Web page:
On Fri, 6 Jun 2008 05:51:32 -0700, Lou <lpogoda@HOTMAIL.COM> wrote: >On Jun 5, 11:50 pm, PaulOK <nancynpaul-s...@yahoo.com> wrote: >> On Jun 5, 5:53 pm, "Lou" <lpog...@verizon.net> wrote: >> .... >> >> > In my limited experience, there are minor programming differences - you use >> > a forward slash instead of a backward slash in path names for example, >> >> .... >> Actually one can use either forward or backward slashes in Windows SAS >> programs. > >Yes one can use either in SAS for Windows, but not in SAS for Unix > >> >> libname datalib "c:/data/project/work"; >> >> works exactly the same as >> >> libname datalib "c:\data\project\work"; >> >> .... >> >> > Lastly, the documentation for SAS on Unix is riddled with misinformation and >> > in some cases is flatly wrong - obviously copied from some other platform >> > (probably Windows) and not checked for accuracy or applicability. >> >> Could you provide a specific example where the UNIX SAS documentations >> is 'flatly wrong'. > > >I'm not currently working in a place that has a unix environment, so >this is from memory. Where I was working a couple of years ago, the >company had made the decision to go to SAS on Unix, bought a shiny new >server, installed SAS, etc. I was par...

Naveen wrote: "Long/short: Get to know and be very nice to your local systems administrator. Then PC SAS = UNIX SAS" meaning that the system admin controls the resources available to your jobs and you want the admin to like you. This brings to mind a tale of back in the days when jobs were submitted on decks of punch cards. Long jobs might fill a card box but smaller ones were held together with rubber bands. At the computing center in Ames, Iowa, supposedly if you wanted special treatment, you might slip a piece of hard candy under the rubber band. Nat Wooding Environmental Specialist III Dominion, Environmental Biology 4111 Castlewood Rd Richmond, VA 23234 Phone:804-271-5313, Fax: 804-271-2977 NMani <naveen.manivanna n@GMAIL.COM> To Sent by: "SAS(r) SAS-L@LISTSERV.UGA.EDU Discussion" cc <SAS-L@LISTSERV.U GA.EDU> Subject Re: Difference Between PC SAS and UNIX SAS 06/06/2008 02:02 PM Please respond to NMani <naveen.manivanna n@GMAIL.COM> On Jun 5, 1:28 pm, suthakari...@yahoo.com (Suthakar Iyer) wrote: > Hi, > Whether the...

> -----Original Message----- > From: SAS(r) Discussion [mailto:SAS-L@LISTSERV.UGA.EDU] On > Behalf Of wardnine@HOTMAIL.COM > Sent: Monday, September 18, 2006 4:25 PM > To: SAS-L@LISTSERV.UGA.EDU > Subject: [SPAM:] - Sas Question (Re-organizing dataset) - > Email has different SMTP TO: and MIME TO: fields in the email > addresses > > Suppose I have a dataset with the variables name, code1, > code2, code3, and amount. The dataset is thousands of lines > long, but here is a 3-line sample (the order of the 5 > variables of data is the same as the order of the...

On 2/11/09, Mary <mlhoward@avalon.net> wrote: > Karma, > > Since you are nominated for SAS-L rookie of the year, I wonder if you might > want to explain how it is that you are new to SAS-L and yet know things like this? I don't think Karma's program produces the correct output. At least as I see it. Or where you referring to WHERE ALSO. > > Our SAS-L Rookie nominations, with Karma, Joe Matise, and Akshaya all seem to have > great depth to them, which is great! New to SAS-L don't necessarly mean new to SAS. > > Mary Howard > > ----- Original Message ----- > From: karma > To: SAS-L@LISTSERV.UGA.EDU > Sent: Wednesday, February 11, 2009 8:21 AM > Subject: Re: Different WHERE statements for different variables? > > > What about the also statement? > > Proc summary data=sashelp.class mean print; > where sex='F'; var height; > where also age>14; var weight; > where also height > 60; var age; > Run; > > log: > > NOTE: There were 2 observations read from the data set SASHELP.CLASS. > WHERE (sex='F') and (age>14) and (height>60); > > 2009/2/11 Akshaya Nathilvar <akshaya.nathilvar@gmail.com>: > > I don't think so, it's possible in any Data or Proc step, since SAS always > > considers the most recent WHERE clause and replace it with the previous > > defined WHERE clauses: > &...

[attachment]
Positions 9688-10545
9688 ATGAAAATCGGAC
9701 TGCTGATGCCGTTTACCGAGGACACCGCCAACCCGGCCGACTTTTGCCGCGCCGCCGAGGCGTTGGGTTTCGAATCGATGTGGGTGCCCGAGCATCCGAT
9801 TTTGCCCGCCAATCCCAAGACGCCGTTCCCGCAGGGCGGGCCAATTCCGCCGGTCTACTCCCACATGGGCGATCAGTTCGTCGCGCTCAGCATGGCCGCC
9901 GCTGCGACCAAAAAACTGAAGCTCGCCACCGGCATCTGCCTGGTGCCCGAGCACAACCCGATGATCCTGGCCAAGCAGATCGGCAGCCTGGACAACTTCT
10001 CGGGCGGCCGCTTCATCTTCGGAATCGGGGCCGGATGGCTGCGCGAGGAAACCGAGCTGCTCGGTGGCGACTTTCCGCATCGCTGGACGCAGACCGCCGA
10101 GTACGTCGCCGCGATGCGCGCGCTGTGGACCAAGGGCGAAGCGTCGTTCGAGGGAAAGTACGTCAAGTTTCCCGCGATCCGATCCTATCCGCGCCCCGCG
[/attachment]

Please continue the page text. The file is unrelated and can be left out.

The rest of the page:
data _null_, Yes, I was referring to knowing "where also", but actually, it doesn't produce the right results in this case, since it is=20 cumulative of the where clauses so far. But of course we do not expect rookies to know as much as Most Valuable Persons do :-) -Mary (current SAS-L Rookie of the Year :-))=20 p.s ...and data _null_ is the current MVS of the Year. ----- Original Message -----=20 From: ./ ADD NAME=3DData _null_;=20 To: SAS-L@LISTSERV.UGA.EDU=20 Sent: Wednesday, February 11, 2009 11:26 AM Subject: Re: Different WHERE statements for different variables? I don't think Karma's program produces the correct output. At least as I see it. Or where you referring to WHERE ALSO. ...

I don't see the reason, why that should be possible? Why not bring it all into ONE where clause? That might be a problem with the logic, but it is possible to fit all subsetting logic together. Note that where is always active on the input table, so local (derived) variables could not be part of it! Gerhard On Wed, 11 Feb 2009 09:12:11 -0500, Akshaya Nathilvar <akshaya.nathilvar@GMAIL.COM> wrote: >I don't think so, it's possible in any Data or Proc step, since SAS always >considers the most recent WHERE clause and replace it with the previous >defined WHERE clauses: >Mean is calculated only based on the final where statement: and a note in >log: WHERE clause has been replaced. > >Proc summary data=sashelp.class mean print; > where sex='F'; var height; > where age>14; var weight; > where height > 60; var age; >Run; > > > >On Wed, Feb 11, 2009 at 7:55 AM, Gary <gshyoung@gmail.com> wrote: > >> Hi all, >> >> I've always wondered, but never gotten to work, whether it is possible >> to have different WHERE statements for different variables? For >> example, if I run a PROC SUMMARY on variables x, y and z, would it be >> possible to have one WHERE condition apply to x, another to y, and >> another to z? What about a PROC SQL? >> >> Many thanks, >> G. >> ...